Saturday, November 9, 2013

In a world of low pay, Squatting!

Squatting by necessity is in itself a political issue, therefore also a
"statement" or rather a 'response' to the political systems causing it.
During the period of global recession and increased housing foreclosures
in the 2000s, squatting became far more prevalent in Western, developed
nations. In some cases, need-based and politically motivated squatting
go hand in hand. According to Dr. Kesia Reeve, who specializes in housing
research, "in the context of adverse housing circumstances, limited
housing opportunity and frustrated expectations, squatters effectively
remove themselves from and defy the norms of traditional channels of
housing consumption and tenure power relations, bypassing the 'rules' of
welfare provision." In effect, beleaguered citizens living in a welfare
state that cannot provide them with adequate resources take action into
their own hands and squat.

Anita Beaty, executive director of the Metro Atlanta Task Force for the
Homeless, said her group had been looking into asking banks to give it
abandoned buildings to renovate and occupy legally. Ms. Honkala, who was
a squatter in the 1980s, said the biggest difference now was that the
neighbors were often more supportive. “People who used to say, ‘That’s
breaking the law,’ now that they’re living on a block with three or four
empty houses, they’re very interested in helping out, bringing over
mattresses or food for the families,” she said.

Squatting and eviction defense have an even longer history in the US.
In a recent segment, Rachel Maddow pointed to Depression-era marches
and riots to return evicted families to their homes.
And during housing crises of the early 1930s, mobs armed with kitchen
utensils were reported to have rushed at police to defend foreclosed
homeowners, or caused distractions while a family's possessions were
brought back inside the house.

***It is not that hard to understand, how can people get a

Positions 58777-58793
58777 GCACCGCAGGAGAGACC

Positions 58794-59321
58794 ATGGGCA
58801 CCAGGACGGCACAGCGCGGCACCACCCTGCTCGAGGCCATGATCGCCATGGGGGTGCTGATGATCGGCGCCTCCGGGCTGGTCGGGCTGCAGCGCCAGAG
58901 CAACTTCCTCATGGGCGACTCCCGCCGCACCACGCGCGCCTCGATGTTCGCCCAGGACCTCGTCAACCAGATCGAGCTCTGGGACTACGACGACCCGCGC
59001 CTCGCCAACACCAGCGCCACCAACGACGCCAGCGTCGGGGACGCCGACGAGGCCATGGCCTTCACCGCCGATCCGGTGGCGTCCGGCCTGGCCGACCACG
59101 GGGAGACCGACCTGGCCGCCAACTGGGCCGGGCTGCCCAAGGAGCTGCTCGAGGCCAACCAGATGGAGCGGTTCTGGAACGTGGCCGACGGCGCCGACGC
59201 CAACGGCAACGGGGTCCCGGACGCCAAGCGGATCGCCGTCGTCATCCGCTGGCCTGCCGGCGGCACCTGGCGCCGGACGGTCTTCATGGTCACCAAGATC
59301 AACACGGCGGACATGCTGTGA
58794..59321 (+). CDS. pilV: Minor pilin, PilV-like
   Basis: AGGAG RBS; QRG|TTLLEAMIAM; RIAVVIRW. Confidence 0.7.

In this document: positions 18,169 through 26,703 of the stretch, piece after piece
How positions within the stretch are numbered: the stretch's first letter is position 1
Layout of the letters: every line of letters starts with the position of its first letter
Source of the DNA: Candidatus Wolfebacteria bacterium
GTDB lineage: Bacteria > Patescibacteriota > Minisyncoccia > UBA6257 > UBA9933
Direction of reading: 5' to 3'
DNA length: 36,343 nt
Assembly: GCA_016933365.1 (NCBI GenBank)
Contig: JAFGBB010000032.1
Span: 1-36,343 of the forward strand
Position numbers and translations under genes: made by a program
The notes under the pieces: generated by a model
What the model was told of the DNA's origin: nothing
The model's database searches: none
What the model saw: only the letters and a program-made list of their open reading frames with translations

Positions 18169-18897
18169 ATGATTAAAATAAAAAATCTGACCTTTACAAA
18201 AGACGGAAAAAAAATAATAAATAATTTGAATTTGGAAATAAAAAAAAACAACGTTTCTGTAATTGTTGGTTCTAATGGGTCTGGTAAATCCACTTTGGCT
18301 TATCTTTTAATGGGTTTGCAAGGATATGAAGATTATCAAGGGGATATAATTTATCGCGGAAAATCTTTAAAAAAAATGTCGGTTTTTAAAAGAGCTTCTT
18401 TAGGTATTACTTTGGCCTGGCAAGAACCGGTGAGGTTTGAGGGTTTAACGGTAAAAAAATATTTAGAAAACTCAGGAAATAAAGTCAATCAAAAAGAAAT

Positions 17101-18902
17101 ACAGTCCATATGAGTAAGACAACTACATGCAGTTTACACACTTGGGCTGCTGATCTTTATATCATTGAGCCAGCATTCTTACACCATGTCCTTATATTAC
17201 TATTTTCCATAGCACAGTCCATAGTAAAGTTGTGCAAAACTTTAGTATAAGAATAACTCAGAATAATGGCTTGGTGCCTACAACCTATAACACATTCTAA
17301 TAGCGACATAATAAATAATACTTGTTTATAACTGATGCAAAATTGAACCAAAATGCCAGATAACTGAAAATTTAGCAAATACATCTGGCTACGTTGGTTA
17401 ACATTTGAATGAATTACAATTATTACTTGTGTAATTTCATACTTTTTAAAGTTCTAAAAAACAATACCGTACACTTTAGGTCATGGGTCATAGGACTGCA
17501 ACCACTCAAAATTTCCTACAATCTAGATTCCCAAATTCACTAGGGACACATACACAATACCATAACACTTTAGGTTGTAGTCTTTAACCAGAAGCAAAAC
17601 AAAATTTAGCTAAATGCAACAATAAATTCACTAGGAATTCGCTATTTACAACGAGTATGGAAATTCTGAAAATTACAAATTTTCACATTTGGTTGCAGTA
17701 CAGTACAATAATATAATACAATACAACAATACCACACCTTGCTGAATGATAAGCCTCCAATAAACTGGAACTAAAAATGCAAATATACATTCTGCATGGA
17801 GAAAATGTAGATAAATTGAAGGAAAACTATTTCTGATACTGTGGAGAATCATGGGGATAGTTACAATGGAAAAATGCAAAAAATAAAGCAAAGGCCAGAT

home today when the pay they get is more likely low.
The economy is bad from greed and low wages for the rest.
No money is no sales, no life for anyone. Many get to the point,
they understand the rich don't care about them, the old system
does not work. It's said "God helps those that help themselves."
Being that such greed and that the 1% has most of the money
being the question to ask is how much do they take?
It's more than that house a Squatter would take!

It's human to take care of your family and yourself!
Many know and the numbers of squatters are growing!
They are getting support & a voice from others!
This is nothing new like in the Great Depression many
did the same! Now in the New Great Depression, here we are!

Taking a abandoned home is not a bad thing, being that many
in back wood towns everywhere they are now burning them down
to get the copper wiring!

The homes are going anyway! It would be best really to take
the homes not burn them! Burning the homes makes land with no
homes, being many can't afford a new home anyway in the end!

But the best view is to take that abandoned home, change the locks etc.
Fix it, bring it up, pay taxes on it. That helps your town, get more
tax dollars and brings up the property value around you and the
towns value also!

State Adverse Possession Laws!